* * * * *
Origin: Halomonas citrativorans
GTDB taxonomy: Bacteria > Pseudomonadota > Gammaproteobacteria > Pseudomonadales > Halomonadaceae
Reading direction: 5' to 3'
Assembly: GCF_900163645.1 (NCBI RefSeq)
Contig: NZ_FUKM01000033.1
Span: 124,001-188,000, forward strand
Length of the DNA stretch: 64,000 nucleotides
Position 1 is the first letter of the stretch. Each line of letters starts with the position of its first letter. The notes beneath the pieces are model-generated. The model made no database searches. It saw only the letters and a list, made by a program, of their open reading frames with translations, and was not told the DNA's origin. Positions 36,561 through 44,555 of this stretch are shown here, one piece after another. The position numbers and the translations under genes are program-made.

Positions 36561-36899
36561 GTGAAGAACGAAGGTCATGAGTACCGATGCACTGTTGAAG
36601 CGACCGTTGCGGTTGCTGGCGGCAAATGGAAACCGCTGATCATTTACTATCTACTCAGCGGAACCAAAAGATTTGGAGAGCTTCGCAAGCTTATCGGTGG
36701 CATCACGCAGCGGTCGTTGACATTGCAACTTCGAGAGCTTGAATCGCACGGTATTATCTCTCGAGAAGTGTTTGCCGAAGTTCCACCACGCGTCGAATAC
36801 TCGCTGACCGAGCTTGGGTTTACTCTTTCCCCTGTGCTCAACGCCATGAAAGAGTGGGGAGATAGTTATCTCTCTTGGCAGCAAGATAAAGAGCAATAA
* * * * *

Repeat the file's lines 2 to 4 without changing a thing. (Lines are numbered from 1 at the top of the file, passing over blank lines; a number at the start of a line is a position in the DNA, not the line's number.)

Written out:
GTDB taxonomy: Bacteria > Pseudomonadota > Gammaproteobacteria > Pseudomonadales > Halomonadaceae
Reading direction: 5' to 3'
Assembly: GCF_900163645.1 (NCBI RefSeq)